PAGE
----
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Succession Politics and State Administration in Africa: The Case of Zimbabwe | Abstract
Review of Public Administration and Management

Review of Public Administration and Management
Open Access

ISSN: 2315-7844

44-7723-850004

Abstract

Succession Politics and State Administration in Africa: The Case of Zimbabwe

Chikerema Arthur Fidelis*

The paper is a critical inquiry on the influence of succession politics on state administration in Africa, with reference to Zimbabwe. The paper unpacks the interactive boundaries and conceptual overlaps of succession politics and state administration in Africa. Power transition in any political landscape promotes the remodeling of the political architecture and the functionality of the governmental apparatus of the state. This is because government performance is an outcome of political processes and dynamics that influence governance in a polity. Political leadership determines the composition of administrative structure. In case of a transition, political leaders supplant the administrative apparatus, to ensure ideological compatibility. Regular transfer of executive power is the major test of stability in a nation’s political system. However, in many African countries, leaders have shown a consistent trajectory of amending state constitutions to prolong their stay in power. This study was based on eighteen qualitative in-depth interviews conducted with key informants using the purposive sampling technique, complemented by extensive document review. Respondents were drawn from Members of the Executive, Members of Parliament, think tanks, Politburo, Central Committee, opposition parties, bureaucracy/permanent secretaries in government of they ministries academia and civil society in Zimbabwe. The findings of the study show that succession politics in Africa resembles executive dominance, egocentrism, excessive appointive powers, compounded by lack of institutional framework of succession that undermines professional independence of the bureaucracy which inhibits the pursuit of comprehensive governance. The findings also unequivocally isolates Zimbabwe as a victim of political, societal and historical factors that exacerbates the succession dilemma. In its recommendations, the paper argues that the succession challenge faced by the continent with reference to Zimbabwe will always hound succession trends and responsive administration, unless broad based reforms are instituted to dismantle the historical legacies embedded in the political systems.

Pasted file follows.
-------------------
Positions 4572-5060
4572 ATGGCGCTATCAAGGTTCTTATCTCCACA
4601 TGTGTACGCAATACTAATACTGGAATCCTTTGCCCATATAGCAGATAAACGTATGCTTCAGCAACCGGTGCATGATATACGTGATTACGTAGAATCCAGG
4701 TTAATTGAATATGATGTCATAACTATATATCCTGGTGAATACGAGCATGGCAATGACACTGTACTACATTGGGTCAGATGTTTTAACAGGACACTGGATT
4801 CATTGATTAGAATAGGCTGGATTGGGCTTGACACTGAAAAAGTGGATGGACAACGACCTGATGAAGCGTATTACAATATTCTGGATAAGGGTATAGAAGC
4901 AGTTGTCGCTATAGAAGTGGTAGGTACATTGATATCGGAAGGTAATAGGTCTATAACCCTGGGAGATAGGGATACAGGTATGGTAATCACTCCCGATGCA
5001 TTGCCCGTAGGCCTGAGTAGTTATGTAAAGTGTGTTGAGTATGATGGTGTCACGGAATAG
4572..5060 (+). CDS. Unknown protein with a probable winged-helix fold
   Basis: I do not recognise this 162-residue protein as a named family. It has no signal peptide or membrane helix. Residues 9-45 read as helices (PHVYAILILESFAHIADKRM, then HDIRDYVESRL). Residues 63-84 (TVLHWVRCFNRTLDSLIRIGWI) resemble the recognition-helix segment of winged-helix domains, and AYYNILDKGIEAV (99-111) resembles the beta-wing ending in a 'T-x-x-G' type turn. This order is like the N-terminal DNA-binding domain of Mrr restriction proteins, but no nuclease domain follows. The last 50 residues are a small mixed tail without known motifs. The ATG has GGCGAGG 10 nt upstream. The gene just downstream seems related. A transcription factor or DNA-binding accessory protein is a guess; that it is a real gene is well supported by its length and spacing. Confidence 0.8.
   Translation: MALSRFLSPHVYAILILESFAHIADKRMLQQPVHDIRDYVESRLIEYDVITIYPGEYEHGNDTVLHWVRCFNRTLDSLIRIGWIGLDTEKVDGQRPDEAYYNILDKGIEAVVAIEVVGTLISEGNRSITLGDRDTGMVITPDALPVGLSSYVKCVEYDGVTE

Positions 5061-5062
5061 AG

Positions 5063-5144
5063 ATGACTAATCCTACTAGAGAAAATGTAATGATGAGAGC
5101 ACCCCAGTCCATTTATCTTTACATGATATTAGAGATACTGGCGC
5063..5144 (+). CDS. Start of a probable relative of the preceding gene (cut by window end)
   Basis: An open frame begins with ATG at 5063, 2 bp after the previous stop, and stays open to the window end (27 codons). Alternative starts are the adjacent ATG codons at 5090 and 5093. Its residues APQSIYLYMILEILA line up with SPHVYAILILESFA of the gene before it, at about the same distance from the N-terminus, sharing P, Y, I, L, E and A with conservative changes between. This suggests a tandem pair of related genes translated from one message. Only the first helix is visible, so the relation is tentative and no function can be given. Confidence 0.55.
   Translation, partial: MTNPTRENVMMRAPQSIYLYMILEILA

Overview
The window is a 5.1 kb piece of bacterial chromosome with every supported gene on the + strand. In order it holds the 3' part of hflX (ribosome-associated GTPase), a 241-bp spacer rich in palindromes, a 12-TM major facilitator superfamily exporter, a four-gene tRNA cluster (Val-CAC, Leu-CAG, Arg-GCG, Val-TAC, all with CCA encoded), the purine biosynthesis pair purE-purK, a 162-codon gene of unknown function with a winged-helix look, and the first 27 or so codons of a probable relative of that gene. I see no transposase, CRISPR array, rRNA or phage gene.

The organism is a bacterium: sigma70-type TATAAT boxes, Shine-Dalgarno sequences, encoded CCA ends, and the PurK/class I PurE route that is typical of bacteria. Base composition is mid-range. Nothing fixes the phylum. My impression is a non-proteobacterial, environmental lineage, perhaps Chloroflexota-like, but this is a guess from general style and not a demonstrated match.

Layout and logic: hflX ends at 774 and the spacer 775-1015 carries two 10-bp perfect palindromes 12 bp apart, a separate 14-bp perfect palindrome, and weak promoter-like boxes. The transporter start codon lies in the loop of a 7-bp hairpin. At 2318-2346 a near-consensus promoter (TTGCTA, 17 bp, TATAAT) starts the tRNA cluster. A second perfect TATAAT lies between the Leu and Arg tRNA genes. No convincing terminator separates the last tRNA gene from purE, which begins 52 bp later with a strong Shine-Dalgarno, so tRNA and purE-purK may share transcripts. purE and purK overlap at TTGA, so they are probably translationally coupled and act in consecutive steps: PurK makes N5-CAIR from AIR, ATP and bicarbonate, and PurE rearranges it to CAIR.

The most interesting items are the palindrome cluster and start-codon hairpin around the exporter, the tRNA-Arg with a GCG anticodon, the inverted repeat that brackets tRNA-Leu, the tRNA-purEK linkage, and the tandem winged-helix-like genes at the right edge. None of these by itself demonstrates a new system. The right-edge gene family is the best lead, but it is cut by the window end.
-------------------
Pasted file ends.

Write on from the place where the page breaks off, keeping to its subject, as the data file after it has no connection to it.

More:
Published Date: 2021-06-29; Received Date: 2021-06-09

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